Michael Bennet joins group edging away from public option
Even as Andrew Romanoff readies for a 2010 run for the U.S. Senate, Michael Bennet, the Bill Ritter appointee he'll be challenging, is upping his public profile. Hence, an appearance yesterday on KHOW for an extended conversation with host Craig Silverman and fill-in yakker Dan Haley, the editorial page editor of the Denver Post and fearless Broncos prognosticator. Naturally, the topic of healthcare reform was front and center, and Bennet, like so many other members of his party, made it clear that a public option is no longer a make-or-break facet of the plan. Indeed, he said too much attention has been paid to this element, thereby obscuring many of the proposal's other fine and important aspects. He also used a buzz term we'll be hearing much more in the coming weeks: "deficit neutral" -- meaning that he doesn't want the final bill to push the nation's finances any deeper into the red. In truth, there's no way to say with absolute certainty that this will be the case, since any such determination will be based on projections, estimates and other sorts of guesswork -- but it sounds good.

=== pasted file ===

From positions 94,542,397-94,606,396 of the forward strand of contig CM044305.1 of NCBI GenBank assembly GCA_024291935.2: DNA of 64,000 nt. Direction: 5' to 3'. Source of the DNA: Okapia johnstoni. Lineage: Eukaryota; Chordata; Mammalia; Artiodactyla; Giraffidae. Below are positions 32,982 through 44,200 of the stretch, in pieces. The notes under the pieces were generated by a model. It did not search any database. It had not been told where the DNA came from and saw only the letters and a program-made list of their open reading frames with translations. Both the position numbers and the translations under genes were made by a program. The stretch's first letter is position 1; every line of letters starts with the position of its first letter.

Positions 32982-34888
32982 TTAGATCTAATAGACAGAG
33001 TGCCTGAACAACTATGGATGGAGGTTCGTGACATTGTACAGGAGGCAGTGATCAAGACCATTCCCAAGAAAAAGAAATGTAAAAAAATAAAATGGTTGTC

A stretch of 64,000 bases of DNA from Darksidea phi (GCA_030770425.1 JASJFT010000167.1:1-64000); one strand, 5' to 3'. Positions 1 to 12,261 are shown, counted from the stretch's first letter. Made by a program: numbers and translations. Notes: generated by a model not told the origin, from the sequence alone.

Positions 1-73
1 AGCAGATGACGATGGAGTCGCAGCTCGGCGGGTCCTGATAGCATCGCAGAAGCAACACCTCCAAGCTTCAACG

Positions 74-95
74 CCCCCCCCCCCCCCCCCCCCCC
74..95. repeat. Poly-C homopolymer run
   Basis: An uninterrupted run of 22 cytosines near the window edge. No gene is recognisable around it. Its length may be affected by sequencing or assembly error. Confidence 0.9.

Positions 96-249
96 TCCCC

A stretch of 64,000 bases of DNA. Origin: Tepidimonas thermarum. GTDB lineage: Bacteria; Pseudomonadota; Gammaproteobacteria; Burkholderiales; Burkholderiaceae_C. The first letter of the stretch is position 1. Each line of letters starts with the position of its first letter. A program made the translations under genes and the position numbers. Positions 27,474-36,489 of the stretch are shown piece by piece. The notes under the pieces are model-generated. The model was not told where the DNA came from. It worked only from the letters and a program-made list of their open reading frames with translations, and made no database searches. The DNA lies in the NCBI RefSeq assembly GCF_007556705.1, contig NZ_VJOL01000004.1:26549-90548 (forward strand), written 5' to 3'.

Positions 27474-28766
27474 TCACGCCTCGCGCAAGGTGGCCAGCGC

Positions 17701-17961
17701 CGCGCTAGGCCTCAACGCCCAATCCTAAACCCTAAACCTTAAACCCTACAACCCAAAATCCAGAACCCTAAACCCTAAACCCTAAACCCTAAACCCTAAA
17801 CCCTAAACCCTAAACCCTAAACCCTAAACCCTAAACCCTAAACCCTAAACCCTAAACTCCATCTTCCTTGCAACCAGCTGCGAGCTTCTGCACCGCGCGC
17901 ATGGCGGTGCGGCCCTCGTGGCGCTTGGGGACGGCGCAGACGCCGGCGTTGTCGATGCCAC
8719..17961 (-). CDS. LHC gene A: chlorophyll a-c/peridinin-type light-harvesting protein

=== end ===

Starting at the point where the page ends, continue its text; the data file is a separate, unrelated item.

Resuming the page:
Bennet also discussed a part of his personal biography that seldom pops up these days -- his stint as an employee of billionaire Phil Anschutz. He spent much of his time with Anschutz trying to bring distressed companies back to financial health, and he said that experience makes it clear how badly much of the federal bureaucracy is run. That's something on which folks representing opposite political ideologies will likely agree.
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